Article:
It’s simple; I’m not getting in the car if you don’t tell me where we’re…
Three Easy Steps to Define Your Small Business Vision
A vision helps set the direction for the growth of your business and can very much affect your investment into marketing to help you get there.
Your vision represents both your short and long terms goals for your business. It is there to inspire you. It helps keep you and your team on track to get you where you need to go.
Your marketing efforts will be driven by the quest for your organisation to achieve your vision. Your vision may also influence your branding and positioning decisions, so it’s really important to have your vision articulated and understood by all.
While your vision needs to be simple to understand, it also needs to be specific to your business and goals. If it’s too generic, it won’t resonate.
Here are three easy steps that will take you through the creative process of defining your vision:
Step 1 – Stimulate your visionary thinking by asking yourself the following questions.
(You may even want to ask some of your team these questions as well to gain some broader perspective.)
- Why did you start this business in the first place?
- Why do your customers choose to do business with you?
- How would you like your business to appear to the outside world?
- Where do you see your business in ten years from now?
- What are some singular words that sum up your business?
- What are some numbers that you would like to wrap around your business? For example, annual revenue, profit margin, number of customers, etc.
If you already have a vision for your business then perhaps you can take this opportunity to challenge it with some of these questions. Is your existing vision still relevant for today and your future business? Does it resonate with your staff?
Step 2 – Compile your findings and draft your vision statement.
Once you have made some notes or collected your images and assembled your vision board, you can start to attempt narrowing these visionary thoughts into a simple sentence that sets out a future direction for your business.
It’s really tempting to overthink this so perhaps if you complete this exercise on your own then run your vision statement drafts by someone who knows your business well and that you can trust to give you impartial feedback.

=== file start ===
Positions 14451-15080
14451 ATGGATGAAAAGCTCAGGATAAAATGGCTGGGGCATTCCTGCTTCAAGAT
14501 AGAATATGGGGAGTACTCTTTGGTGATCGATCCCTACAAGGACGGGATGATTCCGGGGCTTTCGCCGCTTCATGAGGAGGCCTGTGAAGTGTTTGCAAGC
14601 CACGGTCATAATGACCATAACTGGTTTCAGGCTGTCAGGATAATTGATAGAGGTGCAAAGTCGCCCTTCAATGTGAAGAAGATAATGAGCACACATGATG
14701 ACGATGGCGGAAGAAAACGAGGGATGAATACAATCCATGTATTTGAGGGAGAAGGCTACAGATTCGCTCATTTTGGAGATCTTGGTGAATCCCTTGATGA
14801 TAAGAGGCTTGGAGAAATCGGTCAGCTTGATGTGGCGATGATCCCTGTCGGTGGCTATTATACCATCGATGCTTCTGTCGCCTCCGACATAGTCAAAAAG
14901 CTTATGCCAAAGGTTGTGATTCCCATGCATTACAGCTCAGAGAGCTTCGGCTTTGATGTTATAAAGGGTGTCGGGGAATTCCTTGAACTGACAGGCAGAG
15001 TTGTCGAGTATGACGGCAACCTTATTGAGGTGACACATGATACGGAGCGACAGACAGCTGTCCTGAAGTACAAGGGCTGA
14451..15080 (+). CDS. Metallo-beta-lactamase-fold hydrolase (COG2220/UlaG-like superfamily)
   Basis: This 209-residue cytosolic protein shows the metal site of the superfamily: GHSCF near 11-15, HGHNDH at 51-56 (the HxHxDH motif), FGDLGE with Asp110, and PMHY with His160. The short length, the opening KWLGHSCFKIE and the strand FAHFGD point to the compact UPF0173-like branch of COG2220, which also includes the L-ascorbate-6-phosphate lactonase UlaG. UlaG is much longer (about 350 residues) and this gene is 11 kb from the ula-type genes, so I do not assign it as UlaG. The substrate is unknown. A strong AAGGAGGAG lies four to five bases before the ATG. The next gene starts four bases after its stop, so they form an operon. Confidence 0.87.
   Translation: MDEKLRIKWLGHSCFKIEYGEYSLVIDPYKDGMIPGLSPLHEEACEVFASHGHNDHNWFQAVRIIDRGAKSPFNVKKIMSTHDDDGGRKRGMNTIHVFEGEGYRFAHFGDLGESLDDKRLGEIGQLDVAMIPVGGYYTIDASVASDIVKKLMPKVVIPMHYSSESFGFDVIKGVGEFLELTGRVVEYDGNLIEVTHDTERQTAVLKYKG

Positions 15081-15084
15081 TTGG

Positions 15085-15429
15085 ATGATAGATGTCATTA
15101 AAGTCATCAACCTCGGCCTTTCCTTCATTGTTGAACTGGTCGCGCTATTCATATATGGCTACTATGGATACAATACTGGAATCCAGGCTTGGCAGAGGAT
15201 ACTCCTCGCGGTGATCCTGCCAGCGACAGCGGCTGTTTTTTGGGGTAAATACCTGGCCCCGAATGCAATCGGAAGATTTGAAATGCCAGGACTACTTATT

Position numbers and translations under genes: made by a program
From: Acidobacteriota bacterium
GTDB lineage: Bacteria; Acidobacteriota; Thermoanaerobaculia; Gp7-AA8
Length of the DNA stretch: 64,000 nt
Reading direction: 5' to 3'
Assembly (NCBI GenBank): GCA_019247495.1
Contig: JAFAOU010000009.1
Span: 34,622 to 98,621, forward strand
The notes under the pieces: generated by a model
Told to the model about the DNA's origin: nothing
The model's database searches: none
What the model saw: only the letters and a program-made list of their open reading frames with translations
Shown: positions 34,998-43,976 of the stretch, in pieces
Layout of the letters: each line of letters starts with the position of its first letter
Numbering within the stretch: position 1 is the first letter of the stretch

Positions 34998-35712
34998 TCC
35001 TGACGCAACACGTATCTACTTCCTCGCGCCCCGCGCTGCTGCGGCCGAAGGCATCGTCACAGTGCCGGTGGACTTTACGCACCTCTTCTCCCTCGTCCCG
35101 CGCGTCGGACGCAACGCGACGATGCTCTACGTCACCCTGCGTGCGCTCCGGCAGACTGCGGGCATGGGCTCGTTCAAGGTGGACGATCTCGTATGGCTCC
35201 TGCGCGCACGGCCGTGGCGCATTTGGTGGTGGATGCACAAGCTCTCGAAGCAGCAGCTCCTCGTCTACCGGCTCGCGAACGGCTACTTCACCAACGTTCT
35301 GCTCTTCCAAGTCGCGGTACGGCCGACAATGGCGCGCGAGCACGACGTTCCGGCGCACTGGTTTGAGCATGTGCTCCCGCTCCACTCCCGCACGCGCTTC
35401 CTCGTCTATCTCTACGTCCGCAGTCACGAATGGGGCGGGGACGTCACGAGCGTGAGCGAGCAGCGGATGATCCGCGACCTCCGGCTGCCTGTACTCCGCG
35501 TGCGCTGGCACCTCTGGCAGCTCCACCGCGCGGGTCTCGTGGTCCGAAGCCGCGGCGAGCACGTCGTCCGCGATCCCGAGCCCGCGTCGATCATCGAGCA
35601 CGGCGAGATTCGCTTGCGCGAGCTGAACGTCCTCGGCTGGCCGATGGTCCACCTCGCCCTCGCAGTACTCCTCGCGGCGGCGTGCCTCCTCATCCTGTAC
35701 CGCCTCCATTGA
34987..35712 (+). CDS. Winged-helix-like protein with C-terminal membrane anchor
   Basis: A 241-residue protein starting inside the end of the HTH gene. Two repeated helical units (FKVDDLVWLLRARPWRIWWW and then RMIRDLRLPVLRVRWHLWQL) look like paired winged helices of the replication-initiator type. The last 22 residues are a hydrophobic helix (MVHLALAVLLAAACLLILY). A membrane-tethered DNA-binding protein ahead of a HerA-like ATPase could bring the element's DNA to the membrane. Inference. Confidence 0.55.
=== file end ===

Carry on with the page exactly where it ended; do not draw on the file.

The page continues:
If you are a visual person lay out your vision with a visual mood board. Fill it with images, words and numbers that emulate what you would like your business to look like in the future.
Step 3 – Test that vision statement.
Ok, so you have crafted a sentence that you feel confident represents your vision for the future, now test its validity against some of the integral functionalities within your business.
- Will your staff find this vision inspirational?
- Will your customers find this vision inspirational?
- How will this vision help drive profit?
- How will you communicate this vision in your branding and marketing?
- How will you know when this vision has been realised?
If your vision survives the test, give yourself a great big pat on the back and then get to work entrenching that vision across your business.
And just in case you are still a little baffled as to what a vision should look like, here are a few extra pointers to help guide you along the way.
- Be ambitious (without being unrealistic).
- Create a vision that will inspire you, your team and the outside world.
- Be as specific as you can.
- Think big.
- Use industry terminology or acronyms that not everybody can understand.
“The opinions expressed by Smallville Contributors are their own, not those of www.smallville.com.au"
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